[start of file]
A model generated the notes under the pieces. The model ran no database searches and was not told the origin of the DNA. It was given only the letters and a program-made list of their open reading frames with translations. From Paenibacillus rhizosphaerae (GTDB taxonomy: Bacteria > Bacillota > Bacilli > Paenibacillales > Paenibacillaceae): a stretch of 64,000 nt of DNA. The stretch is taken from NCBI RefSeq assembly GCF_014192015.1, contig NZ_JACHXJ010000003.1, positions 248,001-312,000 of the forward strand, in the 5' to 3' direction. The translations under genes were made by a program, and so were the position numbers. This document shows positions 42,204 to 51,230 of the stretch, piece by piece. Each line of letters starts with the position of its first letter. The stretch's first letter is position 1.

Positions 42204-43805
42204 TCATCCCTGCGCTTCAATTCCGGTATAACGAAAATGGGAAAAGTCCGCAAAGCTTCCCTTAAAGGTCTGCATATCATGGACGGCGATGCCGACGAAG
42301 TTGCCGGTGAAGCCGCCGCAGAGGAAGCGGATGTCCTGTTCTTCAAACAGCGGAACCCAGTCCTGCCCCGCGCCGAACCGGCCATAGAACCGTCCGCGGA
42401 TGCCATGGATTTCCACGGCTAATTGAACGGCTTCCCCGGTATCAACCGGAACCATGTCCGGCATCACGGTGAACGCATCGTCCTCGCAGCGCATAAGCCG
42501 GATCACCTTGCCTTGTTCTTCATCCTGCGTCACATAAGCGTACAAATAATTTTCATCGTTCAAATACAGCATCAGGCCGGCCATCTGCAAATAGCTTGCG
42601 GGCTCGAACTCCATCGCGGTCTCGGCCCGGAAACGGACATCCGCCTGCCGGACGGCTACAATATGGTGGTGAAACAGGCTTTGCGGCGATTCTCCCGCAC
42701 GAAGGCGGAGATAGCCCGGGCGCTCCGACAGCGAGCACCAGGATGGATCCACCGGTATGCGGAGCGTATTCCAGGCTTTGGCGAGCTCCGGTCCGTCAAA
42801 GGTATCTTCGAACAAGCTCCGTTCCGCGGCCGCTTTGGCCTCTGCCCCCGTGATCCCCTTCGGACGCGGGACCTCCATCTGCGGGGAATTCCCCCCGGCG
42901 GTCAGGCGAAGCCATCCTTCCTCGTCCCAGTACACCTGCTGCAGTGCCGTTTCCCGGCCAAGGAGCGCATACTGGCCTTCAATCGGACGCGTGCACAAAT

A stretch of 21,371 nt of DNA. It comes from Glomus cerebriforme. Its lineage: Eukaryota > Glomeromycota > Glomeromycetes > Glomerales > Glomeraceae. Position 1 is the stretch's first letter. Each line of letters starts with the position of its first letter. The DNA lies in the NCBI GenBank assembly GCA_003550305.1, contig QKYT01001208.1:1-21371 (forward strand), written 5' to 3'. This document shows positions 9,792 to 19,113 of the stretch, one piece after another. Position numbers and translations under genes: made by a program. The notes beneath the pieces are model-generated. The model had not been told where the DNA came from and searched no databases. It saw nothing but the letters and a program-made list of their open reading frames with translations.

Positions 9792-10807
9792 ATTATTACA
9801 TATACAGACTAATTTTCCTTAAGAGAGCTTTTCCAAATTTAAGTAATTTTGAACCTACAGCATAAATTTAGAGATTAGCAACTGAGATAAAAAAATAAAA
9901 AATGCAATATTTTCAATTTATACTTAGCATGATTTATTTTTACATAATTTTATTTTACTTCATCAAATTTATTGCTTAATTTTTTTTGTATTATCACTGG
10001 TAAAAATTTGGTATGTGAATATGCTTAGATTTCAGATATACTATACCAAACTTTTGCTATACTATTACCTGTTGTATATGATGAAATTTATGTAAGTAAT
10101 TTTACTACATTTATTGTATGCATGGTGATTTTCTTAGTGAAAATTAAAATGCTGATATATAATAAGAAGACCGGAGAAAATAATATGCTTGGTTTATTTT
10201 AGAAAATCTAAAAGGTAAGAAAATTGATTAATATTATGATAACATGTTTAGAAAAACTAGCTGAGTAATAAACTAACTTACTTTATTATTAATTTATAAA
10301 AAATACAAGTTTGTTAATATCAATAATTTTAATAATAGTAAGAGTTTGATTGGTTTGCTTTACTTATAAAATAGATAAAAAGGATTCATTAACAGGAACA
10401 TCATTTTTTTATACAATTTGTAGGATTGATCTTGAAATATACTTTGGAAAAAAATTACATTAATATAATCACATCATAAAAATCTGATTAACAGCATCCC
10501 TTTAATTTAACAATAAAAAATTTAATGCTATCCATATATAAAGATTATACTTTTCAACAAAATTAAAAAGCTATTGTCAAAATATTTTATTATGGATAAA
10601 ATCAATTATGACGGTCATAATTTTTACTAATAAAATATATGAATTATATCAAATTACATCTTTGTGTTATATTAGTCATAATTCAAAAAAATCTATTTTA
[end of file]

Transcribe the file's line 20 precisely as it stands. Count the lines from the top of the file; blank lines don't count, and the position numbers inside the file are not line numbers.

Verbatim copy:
10401 TCATTTTTTTATACAATTTGTAGGATTGATCTTGAAATATACTTTGGAAAAAAATTACATTAATATAATCACATCATAAAAATCTGATTAACAGCATCCC